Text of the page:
This film shows the first few years of a new concept in British agriculture – co-operative farming. Three farmers from the Rotherham area have integrated their farms into the Thrybergh Farming Company. The film includes footage of those three farms as well as the various livestock they look after and the many crops which they plant and harvest.
This film contains footage of agricultural practice in the 1930s followed by footage of a garden.
This is the third of a series of films made by Derrick Walton of his son, Adrian, from birth through childhood. This film covers Adrian’s 2nd birthday, a flight over Blackpool, Christmas at home, and at Scarborough in the summer of 1958.
Filmed at Arras Farm, Market Weighton, this film is mainly about farming and everyday farming life involving: sheep, pigs, cows, harvesting, green houses, hedge cutting and bulldozing. Also included is brief footage of air show and many aerial views from a plane.
This film provides glimpses of farm life at Arras Farm, Market Weighton. Livestock featured includes cattle, sheep, pigs and chickens. There is a particular focus on rabbits and the process of rabbit farming, and horses seen very briefly at the end of the film.
This film documents an agricultural show at Market Weighton and includes cattle, pigs, and horses. There is a brief show jumping scene and fancy dress competition. During harvest time on the farm, there are many examples of machinery. Finally included is brief footage of a small archaeological dig.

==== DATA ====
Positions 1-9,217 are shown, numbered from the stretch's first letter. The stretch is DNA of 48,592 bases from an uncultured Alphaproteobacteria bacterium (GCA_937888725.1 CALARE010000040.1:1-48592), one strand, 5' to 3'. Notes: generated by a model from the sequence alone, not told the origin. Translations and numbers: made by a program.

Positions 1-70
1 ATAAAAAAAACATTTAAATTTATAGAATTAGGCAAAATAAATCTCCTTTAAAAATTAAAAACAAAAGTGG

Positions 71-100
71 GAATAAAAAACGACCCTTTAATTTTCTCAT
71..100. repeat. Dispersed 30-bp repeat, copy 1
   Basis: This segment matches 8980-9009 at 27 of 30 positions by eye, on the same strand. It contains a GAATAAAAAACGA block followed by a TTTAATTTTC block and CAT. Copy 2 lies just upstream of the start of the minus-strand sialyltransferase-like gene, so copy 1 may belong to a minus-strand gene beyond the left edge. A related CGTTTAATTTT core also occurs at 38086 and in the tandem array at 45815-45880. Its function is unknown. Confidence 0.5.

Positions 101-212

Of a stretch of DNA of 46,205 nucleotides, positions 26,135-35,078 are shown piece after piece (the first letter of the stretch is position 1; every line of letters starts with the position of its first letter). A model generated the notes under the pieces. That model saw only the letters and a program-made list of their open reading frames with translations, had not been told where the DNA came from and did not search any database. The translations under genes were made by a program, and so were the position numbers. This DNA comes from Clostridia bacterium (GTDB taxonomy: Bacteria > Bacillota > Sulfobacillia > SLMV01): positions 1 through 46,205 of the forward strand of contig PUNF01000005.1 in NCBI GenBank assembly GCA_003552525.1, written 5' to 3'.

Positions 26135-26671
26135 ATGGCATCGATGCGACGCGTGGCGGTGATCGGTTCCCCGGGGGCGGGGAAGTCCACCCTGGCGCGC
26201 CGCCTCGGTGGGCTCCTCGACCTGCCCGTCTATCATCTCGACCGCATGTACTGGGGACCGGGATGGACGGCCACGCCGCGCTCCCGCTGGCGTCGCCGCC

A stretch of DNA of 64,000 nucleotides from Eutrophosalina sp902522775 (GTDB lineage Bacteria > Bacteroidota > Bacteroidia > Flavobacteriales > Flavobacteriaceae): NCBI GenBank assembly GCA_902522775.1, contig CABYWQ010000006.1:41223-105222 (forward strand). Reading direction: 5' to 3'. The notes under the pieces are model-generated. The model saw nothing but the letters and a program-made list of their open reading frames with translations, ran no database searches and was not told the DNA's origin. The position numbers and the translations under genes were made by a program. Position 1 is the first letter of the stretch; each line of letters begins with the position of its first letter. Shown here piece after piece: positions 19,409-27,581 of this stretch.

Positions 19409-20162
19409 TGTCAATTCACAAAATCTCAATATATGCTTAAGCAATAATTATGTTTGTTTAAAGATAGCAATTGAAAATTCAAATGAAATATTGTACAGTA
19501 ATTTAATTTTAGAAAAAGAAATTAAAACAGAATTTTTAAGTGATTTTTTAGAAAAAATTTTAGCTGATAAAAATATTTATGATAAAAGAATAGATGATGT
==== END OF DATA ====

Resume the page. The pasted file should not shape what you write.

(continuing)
This film includes various shots of farming including harvesting and animals and a few brief shots of Kiplingcote Races. The film was taken at Arras Farm in Market Weighton.
This film documents many examples of farm machinery and processes at Arras Farm in Market Weighton. Also included are a few shots of Kiplingcote Races, sheep, lambs, and hand sheering.
This is a film that shows the process of making Wenslydale cheese at a dairy in Hawes, North Yorkshire. It was made by a student at Sheffield Poly and has since then been used in adverts to help promote traditional cheese making.
Made by filmmaker Lucy Fairbank, this film is part one of a travelogue of a journey around pre-war Europe.
This film contains footage of a tour around Linthwaite and shows many of the residents and the activities they get up to. The film was made by local schoolteacher and filmmaker Lucy Fairbank.
A film made by Roger Hateley, this film documents the entire process of making a wooden horse cart, beginning with the wheels, to the finished article. The carriage is to be used for the annual Hayride, one of the largest processions of horse-drawn vehicles in England.
This is a film from the Nowell collection showing the Nidderdale valley and river, and some of the towns and villages. The film focuses on people enjoying themselves outdoors and on various leisure pursuits.
This film shows traditional sheep washing practices on Grassington moor in Upper Wharfedale during the mind-1930s. Footage includes rounding up sheep, sheep washing, and sheep shearing.
This is a film of life on a farm near Arncliffe. It shows many of the farm’s animals including chickens and cows, and includes footage of sheep shearing and a horse-drawn plough.